A certificate in visual arts will be awarded to students who successfully complete a substantial program of studio work and other requirements, as summarized below, while concentrating in another academic department. Students interested in a certificate in visual arts should submit a portfolio in the spring term of the sophomore year. Students must have completed at least one visual arts studio course before being admitted to the program. One course in Art and Archaeology is also highly recommended.
A total of seven courses combined from the Program in Visual Arts and the Department of Art and Archaeology, as follows:
a) Three visual arts studio courses, in at least two different media, and at least one 300- or 400-level course.
b) VIS 392 Issues in Contemporary Art. This course is required for all Program 2 and certificate students. The course coincides with admission to the junior studios and concentrates on the history, challenges, and rewards of studio practice. Through readings, discussions, studio critiques, and a culminating exhibition of artist’s books, VIS 392 provides the context and the work ethic for each student’s independent creative development, as well as beginning to be able to articulate the historical precedents and ambitions of their work.
c) VIS 416 Exhibition Issues and Methods/VIS417 Fall Film Seminar. These courses provide a formal structure in which Program 2 and certificate students will present, discuss, and develop ideas parallel to their senior thesis exhibitions. VIS417 can be counted as a cognate for VIS392.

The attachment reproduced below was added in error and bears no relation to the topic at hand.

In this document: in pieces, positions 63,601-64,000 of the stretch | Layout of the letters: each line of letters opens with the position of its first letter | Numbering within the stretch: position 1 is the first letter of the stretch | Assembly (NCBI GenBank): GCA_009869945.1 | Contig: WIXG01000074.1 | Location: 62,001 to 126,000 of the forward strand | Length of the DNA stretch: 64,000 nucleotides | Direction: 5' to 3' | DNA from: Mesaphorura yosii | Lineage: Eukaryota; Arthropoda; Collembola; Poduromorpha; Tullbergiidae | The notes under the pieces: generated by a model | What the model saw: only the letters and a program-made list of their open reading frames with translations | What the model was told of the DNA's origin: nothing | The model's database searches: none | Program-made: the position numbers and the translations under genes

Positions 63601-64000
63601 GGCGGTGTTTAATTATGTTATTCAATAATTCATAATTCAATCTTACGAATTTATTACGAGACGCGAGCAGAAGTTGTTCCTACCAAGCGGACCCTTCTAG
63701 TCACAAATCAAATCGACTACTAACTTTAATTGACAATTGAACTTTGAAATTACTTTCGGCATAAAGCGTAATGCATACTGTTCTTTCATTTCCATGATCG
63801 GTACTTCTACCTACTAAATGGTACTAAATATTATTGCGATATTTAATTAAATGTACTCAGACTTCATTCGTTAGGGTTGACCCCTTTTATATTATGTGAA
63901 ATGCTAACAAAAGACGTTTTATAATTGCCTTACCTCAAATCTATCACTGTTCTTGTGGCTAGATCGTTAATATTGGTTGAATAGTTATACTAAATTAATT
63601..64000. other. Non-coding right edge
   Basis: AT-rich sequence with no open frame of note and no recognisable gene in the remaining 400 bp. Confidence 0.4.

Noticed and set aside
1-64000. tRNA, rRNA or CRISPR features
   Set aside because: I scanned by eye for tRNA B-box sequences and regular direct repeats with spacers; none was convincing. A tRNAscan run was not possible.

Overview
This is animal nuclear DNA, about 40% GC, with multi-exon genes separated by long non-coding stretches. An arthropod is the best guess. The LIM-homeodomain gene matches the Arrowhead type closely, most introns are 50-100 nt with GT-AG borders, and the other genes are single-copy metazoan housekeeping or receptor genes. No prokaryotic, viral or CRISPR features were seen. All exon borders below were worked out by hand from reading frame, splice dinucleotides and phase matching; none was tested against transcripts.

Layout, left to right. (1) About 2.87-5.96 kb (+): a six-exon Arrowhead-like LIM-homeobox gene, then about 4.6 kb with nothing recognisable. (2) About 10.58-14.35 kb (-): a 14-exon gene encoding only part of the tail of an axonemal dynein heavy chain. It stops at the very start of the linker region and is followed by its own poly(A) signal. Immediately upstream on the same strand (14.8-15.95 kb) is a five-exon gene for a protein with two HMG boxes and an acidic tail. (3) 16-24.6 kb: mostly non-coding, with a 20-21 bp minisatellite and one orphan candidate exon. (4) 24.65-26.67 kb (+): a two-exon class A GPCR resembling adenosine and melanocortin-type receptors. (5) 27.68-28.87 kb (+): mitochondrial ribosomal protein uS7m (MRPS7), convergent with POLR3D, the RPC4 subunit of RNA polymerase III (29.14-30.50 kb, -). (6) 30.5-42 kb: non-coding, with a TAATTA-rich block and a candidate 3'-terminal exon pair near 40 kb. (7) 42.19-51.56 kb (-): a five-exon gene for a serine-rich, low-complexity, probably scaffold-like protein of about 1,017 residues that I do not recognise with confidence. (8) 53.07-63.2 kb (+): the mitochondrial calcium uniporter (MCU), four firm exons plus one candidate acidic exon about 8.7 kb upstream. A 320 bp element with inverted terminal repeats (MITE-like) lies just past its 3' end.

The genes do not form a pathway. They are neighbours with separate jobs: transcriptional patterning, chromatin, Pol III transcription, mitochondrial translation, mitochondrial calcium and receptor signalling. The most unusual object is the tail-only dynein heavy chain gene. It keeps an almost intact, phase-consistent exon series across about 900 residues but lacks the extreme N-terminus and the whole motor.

d) One art and archaeology course in the modern period (19th century to the present).
e) One course that is either a VIS studio course or an ART course covering any period of study.
Junior Independent Work
In the fall, students will be assigned one adviser and will have at least three studio visits with secondary elect advisers chosen from the Program in Visual Arts faculty. Each student is also assigned a studio work space in the Room 401 loft of the Lewis Center. In lieu of writing a fall paper, students will conceive and produce a 32-page artist’s book for their fall independent work. The independent work is done in consultation with each student’s advisers, their peers, and the director of the program. The advisers’ spring term grade for the junior independent work represents an evaluation of the entire year’s studio work. The junior independent work is exhibited in a group show at the end of the junior spring term.
Senior Independent Work – The Creative Thesis
In the fall, students enroll in VIS 416 Senior Thesis Seminar, are assigned one adviser and select one adviser from the Program in Visual Arts faculty. Students are assigned shared, semiprivate studios on the second floor of the Lewis Center. The creative thesis work is done in consultation with the student’s advisers, their peers, and the director of the program. Students present their work in an exhibition during the spring term, usually a two-person show with another certificate student or Program 2 student. The grade for the senior independent work represents an evaluation of the entire year’s studio work and is the average of two grades: (1) the average of the grades given by the student’s advisers and (2) the average of the grades given by the rest of the visual arts faculty who view the senior exhibition.